In the second place, while seeking this knowledge of the nature of lyric poetry from profane literature, the clergyman should examine, very carefully, the lyric poetry of the Christian Church. Doctor Johnson has asserted that devotional poetry not only does not please, but, from the nature of the case, cannot please. Probably, this is the greatest blunder ever made by a critic. For what judgment could be more erroneous, than that religious feeling, the purest and highest form of emotion, is incompatible with a melodious utterance of itself. The fact that, universally, the higher we ascend in the scale of existence, the more rhythmical, melodious, and harmonious, we find every thing becoming, would lead to the exactly contrary judgment, and to the affirmation that the sacred ode is, in its own nature, as much superior to the secular, as the ideas of eternity are grander than those of time, and the emotions of heaven higher than those of earth.

The preacher must begin the study of sacred lyrics, by imbuing his mind with the spirit of Hebrew poetry. If a man like Milton drew inspiration from this source, for the purposes of his merely human art, most certainly should the preacher go to it for liturgical culture. The lyric writers of the Christian C.hurch have been distinguished for excellence, in proportion as they have reproduced the Hebrew Psalter, in the forms of modern metrical composition. The finest hymns of Watts are Hebrew, in their matter and spirit. Modern poetry, it is true, exhibits a variety in its forms, that renders it a more complex and elaborate portion of literature, than Hebrew poetry; but it is far inferior to the Hebrew, in respect to the lyrical tone,—especially that solemn lyrical tone, which alone is suited to the sanctuary. The modern poet must go to the song of Deborah, and the psalms of David, for triumphant and jubilant praise, for the "seven-fold chorus of hallelujahs, and harping symphonies."

Next in order, the preacher ought to study the hymns of the Patristic, and the Mediaeval Church. His examination of these should be discriminating, as his examination of the Fathers and the Schoolmen themselves, should be. The modern theologian and preacher, too generally, has committed an error in regard to this portion of Christian history. He has either neglected these ages altogether, or else he has devoted an exclusive and extravagant attention to them. Both of these periods belong to the history of the Christian Church, and, as such, iu their proper place, deserve and challenge the atten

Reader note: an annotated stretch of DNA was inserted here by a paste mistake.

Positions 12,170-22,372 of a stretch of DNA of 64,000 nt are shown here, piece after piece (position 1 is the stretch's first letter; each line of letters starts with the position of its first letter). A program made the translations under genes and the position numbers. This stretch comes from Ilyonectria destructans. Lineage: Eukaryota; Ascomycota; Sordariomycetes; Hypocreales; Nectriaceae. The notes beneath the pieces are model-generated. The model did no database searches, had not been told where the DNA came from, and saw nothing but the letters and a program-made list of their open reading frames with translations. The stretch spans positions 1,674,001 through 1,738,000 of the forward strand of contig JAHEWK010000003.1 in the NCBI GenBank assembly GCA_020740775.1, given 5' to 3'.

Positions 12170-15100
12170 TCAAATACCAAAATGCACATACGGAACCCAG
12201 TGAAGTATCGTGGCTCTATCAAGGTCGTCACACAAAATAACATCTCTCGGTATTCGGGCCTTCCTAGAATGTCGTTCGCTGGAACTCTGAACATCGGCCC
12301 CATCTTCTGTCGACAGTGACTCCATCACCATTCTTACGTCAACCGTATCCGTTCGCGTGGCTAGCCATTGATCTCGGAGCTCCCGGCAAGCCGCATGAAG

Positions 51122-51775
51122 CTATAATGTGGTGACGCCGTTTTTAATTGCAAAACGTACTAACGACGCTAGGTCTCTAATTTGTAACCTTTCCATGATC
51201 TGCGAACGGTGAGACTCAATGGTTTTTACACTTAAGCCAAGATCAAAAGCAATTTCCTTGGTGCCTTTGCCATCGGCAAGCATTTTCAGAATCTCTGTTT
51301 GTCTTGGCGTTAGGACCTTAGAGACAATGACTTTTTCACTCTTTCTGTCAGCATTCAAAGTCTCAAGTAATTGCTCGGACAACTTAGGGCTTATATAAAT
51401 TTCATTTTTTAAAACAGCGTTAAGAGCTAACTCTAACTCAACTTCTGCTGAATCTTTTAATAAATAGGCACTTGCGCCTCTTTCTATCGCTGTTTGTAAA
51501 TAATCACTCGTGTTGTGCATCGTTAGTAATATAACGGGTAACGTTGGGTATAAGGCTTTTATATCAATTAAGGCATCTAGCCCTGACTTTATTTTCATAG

tion of the Modern. They contain, as every thing human does, a mixture of truth and error; and, probably, a more confused and remarkable mixture than other ages. This characteristic appears in their Hymnology. Some of the Greek hymns of Synesius, for example, are a mixture of pantheism and theism. The piercing wail of guilt, and cry for mercy, is blended with the dim and dreamy worship of mere naturalism. Much of the later devotional poetry of the Latin Church, is vitiated by Mariolatry and saint worship. But such grand chants as the Gloria in excelsis, and the Te Deum. laudamus, if frequently read and meditated in the sounding and rhythmical Latin, lift up the mind for praise and adoration, like the pealing tones of an organ, and impart a craving for simple and lofty verse, in the sanctuary. The solemn majesty and mystery of the Trinity, as expressed in the hymns of Hilary and Ambrose, awe the soul in profound reverence and self-abasement; while the earnest and vivid Christology of St. Bernard, imbues the heart with a tender and precatory feeling. The two greatest lyrics of the Mediaeval Church, are the Stabat Mater and the Dies irce. The former exhibits too much of the peculiar doctrine of Romanism, in combination with gospel truth, to be expressive of a pure religious feeling; but the Dies irce is a most spiritual utterance of human guilt, without any reference to the intercession of the saints, or of the Virgin Mother. This latter hymn is worthy of the frequent perusal of any Protestant. It is sometimes employed in Protestant services, on the Continent of Europe. Tholuck, in a note to one of his sermons, alludes to the sensation produced by the singing of this hymn, in the University Church at Halle, and remarks, that "the impression which was made by the last words, as sung by the University choir alone, will be forgotten by no one." An American clergyman who happened to be present on this occasion, says that "it was impossible to refrain from tears, when, at the seventh stanza, all the trumpets ceased, and the choir, accompanied by a softened tone of the organ, sung those touching lines: